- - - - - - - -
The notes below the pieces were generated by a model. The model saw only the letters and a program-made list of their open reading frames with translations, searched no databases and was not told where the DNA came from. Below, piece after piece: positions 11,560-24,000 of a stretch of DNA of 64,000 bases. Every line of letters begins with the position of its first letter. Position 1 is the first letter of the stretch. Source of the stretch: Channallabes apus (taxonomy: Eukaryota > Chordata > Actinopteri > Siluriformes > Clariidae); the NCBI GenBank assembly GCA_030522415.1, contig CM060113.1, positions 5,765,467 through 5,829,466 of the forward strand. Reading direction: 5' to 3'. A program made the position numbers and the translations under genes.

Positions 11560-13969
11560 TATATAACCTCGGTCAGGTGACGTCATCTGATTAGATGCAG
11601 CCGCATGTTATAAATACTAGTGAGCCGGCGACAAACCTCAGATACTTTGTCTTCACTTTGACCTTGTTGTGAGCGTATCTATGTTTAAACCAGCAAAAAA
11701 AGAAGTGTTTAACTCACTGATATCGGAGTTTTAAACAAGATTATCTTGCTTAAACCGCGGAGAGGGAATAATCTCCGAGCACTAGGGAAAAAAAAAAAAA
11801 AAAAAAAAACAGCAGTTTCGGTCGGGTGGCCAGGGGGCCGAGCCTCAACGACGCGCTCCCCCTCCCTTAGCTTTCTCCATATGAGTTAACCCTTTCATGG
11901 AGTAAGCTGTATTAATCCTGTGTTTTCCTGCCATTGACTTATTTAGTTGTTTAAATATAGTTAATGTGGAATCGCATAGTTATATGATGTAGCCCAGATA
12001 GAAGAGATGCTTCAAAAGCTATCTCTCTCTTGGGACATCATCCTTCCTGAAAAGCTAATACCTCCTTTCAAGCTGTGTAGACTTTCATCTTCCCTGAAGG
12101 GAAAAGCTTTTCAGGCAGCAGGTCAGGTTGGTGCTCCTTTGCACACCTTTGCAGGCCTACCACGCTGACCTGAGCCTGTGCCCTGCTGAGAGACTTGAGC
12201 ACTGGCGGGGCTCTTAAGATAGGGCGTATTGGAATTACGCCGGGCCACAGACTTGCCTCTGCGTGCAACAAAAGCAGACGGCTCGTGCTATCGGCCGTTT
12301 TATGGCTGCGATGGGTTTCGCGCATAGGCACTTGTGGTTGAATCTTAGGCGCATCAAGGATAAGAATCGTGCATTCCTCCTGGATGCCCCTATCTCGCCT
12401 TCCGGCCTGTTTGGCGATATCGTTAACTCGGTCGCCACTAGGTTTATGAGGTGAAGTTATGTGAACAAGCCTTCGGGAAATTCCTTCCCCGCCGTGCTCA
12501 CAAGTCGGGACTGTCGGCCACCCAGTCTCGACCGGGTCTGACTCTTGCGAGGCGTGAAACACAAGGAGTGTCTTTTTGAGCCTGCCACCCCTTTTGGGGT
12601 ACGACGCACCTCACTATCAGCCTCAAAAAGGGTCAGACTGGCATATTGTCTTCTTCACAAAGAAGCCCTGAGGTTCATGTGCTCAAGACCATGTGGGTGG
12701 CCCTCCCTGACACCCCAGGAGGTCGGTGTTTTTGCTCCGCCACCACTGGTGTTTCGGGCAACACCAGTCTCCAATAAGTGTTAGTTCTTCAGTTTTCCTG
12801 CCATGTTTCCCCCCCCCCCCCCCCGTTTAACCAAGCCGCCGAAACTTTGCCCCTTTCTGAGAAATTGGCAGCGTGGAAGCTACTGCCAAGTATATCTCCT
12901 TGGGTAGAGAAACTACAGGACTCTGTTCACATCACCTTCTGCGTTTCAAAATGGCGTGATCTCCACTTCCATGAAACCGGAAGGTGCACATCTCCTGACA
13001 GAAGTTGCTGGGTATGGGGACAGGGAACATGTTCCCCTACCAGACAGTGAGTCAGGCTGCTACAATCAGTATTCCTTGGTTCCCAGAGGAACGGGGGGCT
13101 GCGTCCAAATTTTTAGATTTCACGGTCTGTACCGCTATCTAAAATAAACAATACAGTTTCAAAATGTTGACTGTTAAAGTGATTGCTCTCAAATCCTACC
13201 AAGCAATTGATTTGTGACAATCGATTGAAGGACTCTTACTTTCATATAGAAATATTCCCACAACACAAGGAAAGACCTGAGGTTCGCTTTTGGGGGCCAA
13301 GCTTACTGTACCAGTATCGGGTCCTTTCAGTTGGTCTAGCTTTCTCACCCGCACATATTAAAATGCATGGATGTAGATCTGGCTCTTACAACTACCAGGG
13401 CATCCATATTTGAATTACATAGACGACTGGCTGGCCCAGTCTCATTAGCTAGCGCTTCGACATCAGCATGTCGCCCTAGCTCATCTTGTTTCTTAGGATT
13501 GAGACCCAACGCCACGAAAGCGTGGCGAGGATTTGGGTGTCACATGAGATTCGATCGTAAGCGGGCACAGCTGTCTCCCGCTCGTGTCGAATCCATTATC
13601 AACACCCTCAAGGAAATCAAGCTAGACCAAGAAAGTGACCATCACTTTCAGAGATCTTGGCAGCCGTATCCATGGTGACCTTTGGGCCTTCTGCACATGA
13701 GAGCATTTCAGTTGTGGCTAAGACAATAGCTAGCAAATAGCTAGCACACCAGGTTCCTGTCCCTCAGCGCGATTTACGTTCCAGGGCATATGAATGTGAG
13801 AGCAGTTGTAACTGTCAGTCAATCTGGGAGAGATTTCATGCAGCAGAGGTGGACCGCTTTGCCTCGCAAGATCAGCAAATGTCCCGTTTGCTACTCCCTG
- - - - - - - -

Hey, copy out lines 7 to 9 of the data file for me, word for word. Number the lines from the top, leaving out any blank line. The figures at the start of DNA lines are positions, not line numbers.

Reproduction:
11901 AGTAAGCTGTATTAATCCTGTGTTTTCCTGCCATTGACTTATTTAGTTGTTTAAATATAGTTAATGTGGAATCGCATAGTTATATGATGTAGCCCAGATA
12001 GAAGAGATGCTTCAAAAGCTATCTCTCTCTTGGGACATCATCCTTCCTGAAAAGCTAATACCTCCTTTCAAGCTGTGTAGACTTTCATCTTCCCTGAAGG
12101 GAAAAGCTTTTCAGGCAGCAGGTCAGGTTGGTGCTCCTTTGCACACCTTTGCAGGCCTACCACGCTGACCTGAGCCTGTGCCCTGCTGAGAGACTTGAGC